BC Introduces Housing for Students Considering Jesuit Priesthood

For over a year, the Office of Residential Life and the Jesuit community have been working on a new initiative that will provide male Boston College students with a living space where they can explore the option of becoming a Jesuit.

The Loyola House is expected to open in the fall semester of 2016, and it will be a residential option open to both undergraduate and graduate students. Rev. Casey Beaumier, S.J., the director of the Institute for Advanced Jesuit Studies, will be the leading director of the program, and Francisco Sassetti da Mota, a Portuguese Jesuit who is currently studying at the School of Theology and Ministry, will accompany him. According to Beaumier, other Jesuits from Saint Mary’s Hall and the Peter Faber Jesuit Community will also be involved in the program.


“I think having an option like Loyola House contributes in a very positive way to the future.”

-Rev. Casey Beaumier, S.J.


 

The program was proposed as a way for young men studying at BC to discern whether the Jesuit lifestyle is one that they are seriously interested in. The programming that takes place in this house will give the residents a spiritual experience that is, in certain ways, similar to a priest’s.

The students will be encouraged to focus on the notion of living in a community, which means there will be various activities for them to participate in. Some of these activities include service projects and weekly dinners, and they are meant to give residents an idea of what it is like to live in a Jesuit community.

House members will have spiritual directors to help them with their needs as they take the time to contemplate their choices and learn more about this aspect of the Catholic religion.

The house will be located at 50 Quincy Road—between the College Road dormitories and Comm. Ave.—and students living there will have access to a chapel, kitchen, and dining hall.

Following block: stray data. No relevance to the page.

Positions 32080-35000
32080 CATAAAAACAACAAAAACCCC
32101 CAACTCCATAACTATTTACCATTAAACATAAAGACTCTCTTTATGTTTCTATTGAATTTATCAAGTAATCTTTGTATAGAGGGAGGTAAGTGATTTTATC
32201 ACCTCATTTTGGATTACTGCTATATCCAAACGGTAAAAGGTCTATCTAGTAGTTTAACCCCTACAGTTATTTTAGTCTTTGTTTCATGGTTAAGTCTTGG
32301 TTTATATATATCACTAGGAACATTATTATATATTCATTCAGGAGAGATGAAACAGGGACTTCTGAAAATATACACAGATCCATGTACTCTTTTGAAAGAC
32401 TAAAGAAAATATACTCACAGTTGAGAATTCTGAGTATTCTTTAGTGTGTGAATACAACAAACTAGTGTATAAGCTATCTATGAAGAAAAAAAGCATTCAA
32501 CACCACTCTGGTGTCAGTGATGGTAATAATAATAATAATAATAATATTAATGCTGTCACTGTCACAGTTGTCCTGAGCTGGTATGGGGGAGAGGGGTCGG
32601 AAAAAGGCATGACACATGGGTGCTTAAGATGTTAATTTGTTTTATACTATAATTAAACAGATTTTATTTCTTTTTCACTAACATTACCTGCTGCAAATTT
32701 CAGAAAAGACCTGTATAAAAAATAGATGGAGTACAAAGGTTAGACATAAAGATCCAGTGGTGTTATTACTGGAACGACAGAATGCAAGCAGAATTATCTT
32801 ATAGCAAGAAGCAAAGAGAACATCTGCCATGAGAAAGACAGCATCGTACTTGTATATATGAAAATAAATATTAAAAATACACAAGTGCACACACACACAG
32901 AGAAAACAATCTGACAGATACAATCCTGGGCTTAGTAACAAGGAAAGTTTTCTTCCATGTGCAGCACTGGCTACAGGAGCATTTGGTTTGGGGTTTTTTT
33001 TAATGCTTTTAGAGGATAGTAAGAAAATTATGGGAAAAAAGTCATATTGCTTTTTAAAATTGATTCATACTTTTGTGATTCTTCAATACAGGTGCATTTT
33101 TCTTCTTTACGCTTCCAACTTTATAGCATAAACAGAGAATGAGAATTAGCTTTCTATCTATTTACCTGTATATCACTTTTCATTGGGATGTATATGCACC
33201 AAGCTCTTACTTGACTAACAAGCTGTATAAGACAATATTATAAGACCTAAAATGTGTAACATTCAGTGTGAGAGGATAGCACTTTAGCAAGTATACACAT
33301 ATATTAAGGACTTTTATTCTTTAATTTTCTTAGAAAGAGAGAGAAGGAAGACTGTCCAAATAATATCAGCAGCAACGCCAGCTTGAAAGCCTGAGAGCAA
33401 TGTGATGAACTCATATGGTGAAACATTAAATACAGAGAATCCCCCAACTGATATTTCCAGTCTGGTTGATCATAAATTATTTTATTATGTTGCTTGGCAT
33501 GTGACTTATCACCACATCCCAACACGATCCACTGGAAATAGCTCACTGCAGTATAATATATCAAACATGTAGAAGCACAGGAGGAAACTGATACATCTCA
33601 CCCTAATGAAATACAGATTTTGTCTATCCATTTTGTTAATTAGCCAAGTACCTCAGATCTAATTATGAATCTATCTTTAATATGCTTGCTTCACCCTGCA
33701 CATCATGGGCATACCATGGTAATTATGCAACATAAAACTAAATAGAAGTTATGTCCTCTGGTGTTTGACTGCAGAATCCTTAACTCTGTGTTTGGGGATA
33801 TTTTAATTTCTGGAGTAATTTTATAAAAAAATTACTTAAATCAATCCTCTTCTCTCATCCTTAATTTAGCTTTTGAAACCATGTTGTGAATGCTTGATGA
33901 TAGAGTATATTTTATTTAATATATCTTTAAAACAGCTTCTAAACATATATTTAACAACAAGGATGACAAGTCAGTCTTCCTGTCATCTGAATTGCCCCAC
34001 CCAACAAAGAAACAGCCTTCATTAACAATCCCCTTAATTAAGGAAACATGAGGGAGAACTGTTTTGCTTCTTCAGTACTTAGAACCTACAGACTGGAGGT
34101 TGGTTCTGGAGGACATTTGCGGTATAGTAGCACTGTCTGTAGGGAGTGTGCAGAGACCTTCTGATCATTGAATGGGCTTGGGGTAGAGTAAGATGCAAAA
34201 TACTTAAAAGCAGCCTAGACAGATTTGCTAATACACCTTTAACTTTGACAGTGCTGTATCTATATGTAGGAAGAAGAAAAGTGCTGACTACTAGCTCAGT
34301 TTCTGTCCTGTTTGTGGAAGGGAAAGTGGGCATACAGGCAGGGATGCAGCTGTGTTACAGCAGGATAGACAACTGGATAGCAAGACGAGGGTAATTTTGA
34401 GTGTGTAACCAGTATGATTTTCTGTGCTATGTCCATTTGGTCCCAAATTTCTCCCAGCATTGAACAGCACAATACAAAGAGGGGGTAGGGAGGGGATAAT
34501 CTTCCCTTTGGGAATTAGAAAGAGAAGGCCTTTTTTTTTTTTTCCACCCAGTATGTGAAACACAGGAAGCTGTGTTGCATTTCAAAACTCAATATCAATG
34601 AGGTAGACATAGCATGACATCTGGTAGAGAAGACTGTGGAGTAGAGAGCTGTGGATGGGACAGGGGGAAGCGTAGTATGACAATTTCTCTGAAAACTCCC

“I think having an option like Loyola House contributes in a very positive way to the future,” Beaumier said in an email.

He explained that the discernment program is still in its early stages, but that he is very hopeful for the future opportunities its development would create for the students.

“We want there to be Jesuits for the future, especially at places like BC,” he said. “So it makes a great deal of sense that we do what we can today to help promote the future work of the Jesuits.”

Beaumier continued to express his hope for the program’s establishment and also acknowledged that the number of members will probably be relatively small. Realistically, the Loyola House will not be able to fit as many students as most of the residential options on campus because it is a house. He explained that the simple existence of such an option demonstrates the hope he has for the future of the Jesuit mission.

Currently, the Manresa House on College Road serves as a resource for BC students looking for assistance with their vocational discernment. Led by Rev. Terry Devino, S.J., the Manresa House aims to promote conversation that leads to individual discernment. It organizes various retreats and meetings throughout the semester in order to help students explore their personal callings.

Although the Manresa and Loyola houses will be working toward the same goal, the Loyola House is different because it is a residential building. Thus, the addition of this new program will add to the spiritual support system that BC students can access if they so desire.

“Boston College is distinctive because of its Jesuit Catholic identity,” Beaumier said. “Many people at BC care a great deal about this aspect of the University.”

Featured Image Courtesy of Boston College Office of Residential Life